if (JSVAL_IS_PRIMITIVE(v))
        return JS_TRUE;
    obj2 = JSVAL_TO_OBJECT(v);

    while ((obj2 = OBJ_GET_PROTO(cx, obj2)) != NULL) {
        if(OBJ_GET_CLASS(cx, obj2) == pClass) {
            *bp = JS_TRUE;
            break;
        }
    }
    return JS_TRUE;
}
--------------------
(In reply to comment #14)
> >You should be able to JS_Compile* against a null scope obj.
> So far compiling with null scope is working. I have to check anonymous
> functions yet which I think were related to needing the "compile global" in the
> first place.

Yay, good news so far. Keep me posted. See bug 398219 where Igor's work was done with dbaron helping.

> >The array initialiser way does use a resolve hook, but it seems you are using

I'm wrong, I was skimming and misremembering -- sorry. If you use JSCLASS_GLOBAL_FLAGS then (although the resolving table is used to suppress runaway recursion, as when calling resolve hooks) it is the class init function that's lazily called, not a lookup=>resolve hook.

> Nowhere in this call stack does either of the resolver hooks get fired.

Right, and that's a feature. Let's get to the underlying bug, which is not this ES4/JS2 oriented, high-integrity-value change.

> No exactly sure what you mean by this.  In order to save function definitions
> for later use in multiple requests I need a session global.

No, you just need the functions to be available somehow. Could use a prototype of the request global, or resolve hook to fault them in. Several ways to skin this cat.

> Please see my hack/fix below of js_IsDelegate() which looks at the class
> instead of the prototype. This is probably not done right but it does fix the
> problem.

I already implored not to hack on symptoms. That's not going to land as a patch we can support. We need to find why you have two different scope chains, one used to find the global with a reserved slot initialized by js_InitArrayClass when the array initialiser is evaluated, and a different one in which 'Array' is found when a 'new Array' call is made.

/be
(Reporter)

Comment 16

11 years ago
Removing JSCLASS_GLOBAL_FLAGS from the request global class seems to have solved the problem.  I left this flag in the session global and all works Ok.
Don't know if this is desirable but it works.

>No, you just need the functions to be available somehow. Could use a prototype
>of the request global, or resolve hook to fault them in. Several ways to skin
>this cat.
This is exactly what we are doing.  Functions are saved on the session global and are resolved from there using the request globals resolver hook.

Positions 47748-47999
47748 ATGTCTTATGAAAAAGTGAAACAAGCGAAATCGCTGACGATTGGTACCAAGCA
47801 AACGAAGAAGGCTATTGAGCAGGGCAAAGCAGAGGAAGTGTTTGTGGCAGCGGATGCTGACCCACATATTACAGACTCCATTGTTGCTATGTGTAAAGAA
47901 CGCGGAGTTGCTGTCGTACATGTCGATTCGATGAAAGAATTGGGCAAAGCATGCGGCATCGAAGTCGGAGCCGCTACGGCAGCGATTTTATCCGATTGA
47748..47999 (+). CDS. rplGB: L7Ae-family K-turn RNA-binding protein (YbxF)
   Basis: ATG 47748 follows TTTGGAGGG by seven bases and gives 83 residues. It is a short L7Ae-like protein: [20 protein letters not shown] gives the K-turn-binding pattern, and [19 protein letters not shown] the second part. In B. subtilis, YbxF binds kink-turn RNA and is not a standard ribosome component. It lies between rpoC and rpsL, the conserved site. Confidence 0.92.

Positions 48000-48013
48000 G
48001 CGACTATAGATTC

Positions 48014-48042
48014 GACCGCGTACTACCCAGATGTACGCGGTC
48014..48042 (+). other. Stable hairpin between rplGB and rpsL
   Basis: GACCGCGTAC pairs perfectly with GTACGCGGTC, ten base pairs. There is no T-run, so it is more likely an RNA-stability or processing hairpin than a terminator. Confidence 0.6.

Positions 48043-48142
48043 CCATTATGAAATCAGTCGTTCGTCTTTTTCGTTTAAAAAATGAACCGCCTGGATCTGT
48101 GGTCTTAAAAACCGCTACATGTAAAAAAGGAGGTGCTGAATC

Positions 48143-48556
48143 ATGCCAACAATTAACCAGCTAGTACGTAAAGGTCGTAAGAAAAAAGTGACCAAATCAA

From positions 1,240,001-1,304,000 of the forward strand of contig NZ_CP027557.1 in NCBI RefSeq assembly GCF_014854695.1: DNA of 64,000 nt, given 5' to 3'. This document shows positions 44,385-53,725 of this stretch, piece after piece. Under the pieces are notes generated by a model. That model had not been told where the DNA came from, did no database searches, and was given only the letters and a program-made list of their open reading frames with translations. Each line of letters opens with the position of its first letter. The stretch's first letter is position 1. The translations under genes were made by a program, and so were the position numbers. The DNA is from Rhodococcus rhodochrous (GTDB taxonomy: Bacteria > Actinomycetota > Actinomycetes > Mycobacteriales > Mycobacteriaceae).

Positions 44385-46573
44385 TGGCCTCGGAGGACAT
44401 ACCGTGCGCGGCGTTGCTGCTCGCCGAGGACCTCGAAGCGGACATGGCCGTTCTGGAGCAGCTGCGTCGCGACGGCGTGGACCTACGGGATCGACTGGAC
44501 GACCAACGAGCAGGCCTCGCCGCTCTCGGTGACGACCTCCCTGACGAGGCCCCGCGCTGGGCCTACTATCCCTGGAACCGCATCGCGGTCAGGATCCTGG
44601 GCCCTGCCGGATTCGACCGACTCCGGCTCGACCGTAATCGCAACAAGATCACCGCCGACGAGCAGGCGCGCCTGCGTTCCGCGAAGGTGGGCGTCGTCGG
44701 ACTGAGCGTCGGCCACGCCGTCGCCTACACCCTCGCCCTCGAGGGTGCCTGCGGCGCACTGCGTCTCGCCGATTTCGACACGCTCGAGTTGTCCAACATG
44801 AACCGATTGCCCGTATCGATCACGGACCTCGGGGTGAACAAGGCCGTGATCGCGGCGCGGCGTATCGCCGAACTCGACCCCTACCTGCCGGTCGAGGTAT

The problem was the "reserved slots" were bypassing my resolver hook.

Glad you are happy turning off memo-ized class objects -- but do you really have coherent Array initialisers and new Array results? If someone does this:

Array.prototype.test = function () { print('hi!'); }
try { new Array().test(); } catch (e) { print('1:', e); }
try { [1,2,3].test(); } catch (e) { print('2:', e); }

do you get two prints of 'hi!'? If so, then add back JSCLASS_GLOBAL_FLAG and test again, let me know what you see.

/be
(Reporter)

Comment 18

11 years ago
>Glad you are happy turning off memo-ized class objects
It just has to work.  I've never heard the term "memo-ized".  I'm happy since it works. However I have no clue what I've lost in the process.

If you define a resolver hook why would you ever want to bypass it?
What's the point of having a lazy class resolver if it only gets used sometimes and you maintain several copies of the prototype?

>do you get two prints of 'hi!'?
Yes I got two.

>If so, then add back JSCLASS_GLOBAL_FLAG and
>test again, let me know what you see.
I get "TypeError: [1, 2, 3].test is not a function"

FYI 

As a side effect I've noticed JS_CompileUCScript() is now calling my request resolver hook, which I've had to fix as it causes asserts in JS.
Seems to work now if I set a flag so the resolver does nothing when I'm initializing my objects and scripts etc.
(Reporter)

Comment 19

11 years ago
Follow up to the FYI:
Heres the assert I hit inside js_InitFunctionAndObjectClasses():

JS_ASSERT(!entry->key.obj && entry->flags == 0);
I think this is fixed (wfm) or wontfix, not sure. Mike?

/be
Marking as INVALID based on the fact that the way the resolve stuff works has changed quite drastically, so it's very, very likely that this bug is either plain fixed, or has very different characteristics.

Also, without STR it's hard to investigate this further, anyway.
Status: NEW → RESOLVED
Last Resolved: 4 years ago
Resolution: --- → INVALID